Thursday, November 22, 2007

Time May Be On the US Side in Iranian Nuclear Dispute

The US refusal to enter discussions with Iran now does seem to me to be a stalling tactic. Not a good stalling tactic, because it is just as easy to stall during negotiations as without, while negotiations offers at least the possibility of moving towards an agreement. But it is the type of stalling tactic we can expect from the US today.

One interesting development is that Ahmadinejad is relaying what he claims are specific offers made to Iran by the EU.

"They want to get a small concession from us — for instance, that we won't go beyond a certain point within the next four years or we annually make just a certain amount of progress," he said. "This will become a legal precedent. Then, they will come and threaten us to obtain another concession."

If an offer like this was made, it would be interesting to know, according to the proposal, what is to happen after the four years. Four years is enough time for the US to be in a less vulnerable position in Iraq. At which point threats to attack Iran's nuclear program will be more credible.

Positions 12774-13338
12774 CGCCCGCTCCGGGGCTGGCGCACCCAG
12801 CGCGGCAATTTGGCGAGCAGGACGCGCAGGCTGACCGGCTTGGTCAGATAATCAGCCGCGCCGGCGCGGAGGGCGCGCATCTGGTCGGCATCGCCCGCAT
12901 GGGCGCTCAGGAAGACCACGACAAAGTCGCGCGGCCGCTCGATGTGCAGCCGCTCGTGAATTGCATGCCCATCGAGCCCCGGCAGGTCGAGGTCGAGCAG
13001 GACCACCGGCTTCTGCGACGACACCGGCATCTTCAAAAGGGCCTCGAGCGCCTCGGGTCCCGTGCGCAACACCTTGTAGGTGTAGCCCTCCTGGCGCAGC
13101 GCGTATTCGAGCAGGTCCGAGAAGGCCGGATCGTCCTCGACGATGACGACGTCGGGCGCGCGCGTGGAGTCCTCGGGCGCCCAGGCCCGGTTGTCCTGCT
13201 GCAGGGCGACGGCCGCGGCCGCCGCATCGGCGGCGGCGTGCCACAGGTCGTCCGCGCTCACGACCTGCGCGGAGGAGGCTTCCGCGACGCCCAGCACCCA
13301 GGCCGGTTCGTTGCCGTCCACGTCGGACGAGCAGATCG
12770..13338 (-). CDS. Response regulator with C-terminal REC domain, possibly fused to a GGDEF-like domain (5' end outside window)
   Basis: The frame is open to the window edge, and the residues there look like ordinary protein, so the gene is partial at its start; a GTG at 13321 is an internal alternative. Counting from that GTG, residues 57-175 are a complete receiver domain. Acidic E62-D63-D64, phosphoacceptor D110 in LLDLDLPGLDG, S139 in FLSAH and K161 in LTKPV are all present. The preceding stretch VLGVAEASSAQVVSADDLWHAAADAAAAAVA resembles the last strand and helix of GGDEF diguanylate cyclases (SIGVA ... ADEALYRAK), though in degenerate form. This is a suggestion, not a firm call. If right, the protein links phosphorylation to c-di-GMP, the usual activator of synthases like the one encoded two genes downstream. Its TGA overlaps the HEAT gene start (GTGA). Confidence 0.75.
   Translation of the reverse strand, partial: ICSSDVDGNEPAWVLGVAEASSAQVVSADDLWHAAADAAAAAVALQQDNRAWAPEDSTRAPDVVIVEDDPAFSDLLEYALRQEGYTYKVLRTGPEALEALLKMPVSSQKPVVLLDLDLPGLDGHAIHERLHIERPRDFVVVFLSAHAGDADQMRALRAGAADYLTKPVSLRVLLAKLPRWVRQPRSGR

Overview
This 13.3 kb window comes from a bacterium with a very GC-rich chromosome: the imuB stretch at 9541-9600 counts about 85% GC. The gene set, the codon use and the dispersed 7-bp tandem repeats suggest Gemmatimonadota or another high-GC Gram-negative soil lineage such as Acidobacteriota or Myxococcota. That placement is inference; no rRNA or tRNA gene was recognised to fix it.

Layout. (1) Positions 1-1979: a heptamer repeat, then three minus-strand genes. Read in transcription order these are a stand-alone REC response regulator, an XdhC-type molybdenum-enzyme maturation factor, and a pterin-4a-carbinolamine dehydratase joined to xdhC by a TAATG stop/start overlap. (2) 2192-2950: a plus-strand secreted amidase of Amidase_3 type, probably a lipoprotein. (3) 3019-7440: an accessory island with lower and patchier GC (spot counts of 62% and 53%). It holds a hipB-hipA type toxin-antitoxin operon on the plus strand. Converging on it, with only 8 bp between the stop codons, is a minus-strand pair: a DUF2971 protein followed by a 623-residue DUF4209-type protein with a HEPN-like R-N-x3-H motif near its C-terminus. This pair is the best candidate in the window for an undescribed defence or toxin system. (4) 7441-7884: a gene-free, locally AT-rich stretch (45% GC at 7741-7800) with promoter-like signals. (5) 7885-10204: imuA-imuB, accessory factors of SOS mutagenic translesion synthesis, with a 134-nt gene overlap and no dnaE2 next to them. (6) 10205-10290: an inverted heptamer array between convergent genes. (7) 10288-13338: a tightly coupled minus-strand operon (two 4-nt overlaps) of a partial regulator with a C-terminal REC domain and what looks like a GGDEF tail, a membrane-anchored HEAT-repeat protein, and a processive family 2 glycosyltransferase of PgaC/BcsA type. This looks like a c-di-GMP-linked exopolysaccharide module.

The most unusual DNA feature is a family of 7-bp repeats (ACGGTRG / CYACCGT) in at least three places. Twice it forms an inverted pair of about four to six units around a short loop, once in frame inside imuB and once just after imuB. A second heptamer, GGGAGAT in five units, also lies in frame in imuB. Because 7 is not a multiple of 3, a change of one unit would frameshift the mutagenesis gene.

The US objective today is to impose as stringent sanctions on Iran as possible until it can attack Iran militarily. Iran's objective is to make as much progress as it can until when the US is able to attack, Iran' s program will be more immune. Iran is also using this time to ensure that after the US hostages in Iraq are gone, Iran has alternative deterrents.

While the US is in Iraq, I can't think of a better time for Iran to accomplish the most provocative elements of its nuclear program. If Iran is to make concessions later, it is better to do so with a bigger stock, or with more of a program to partially climb down from.

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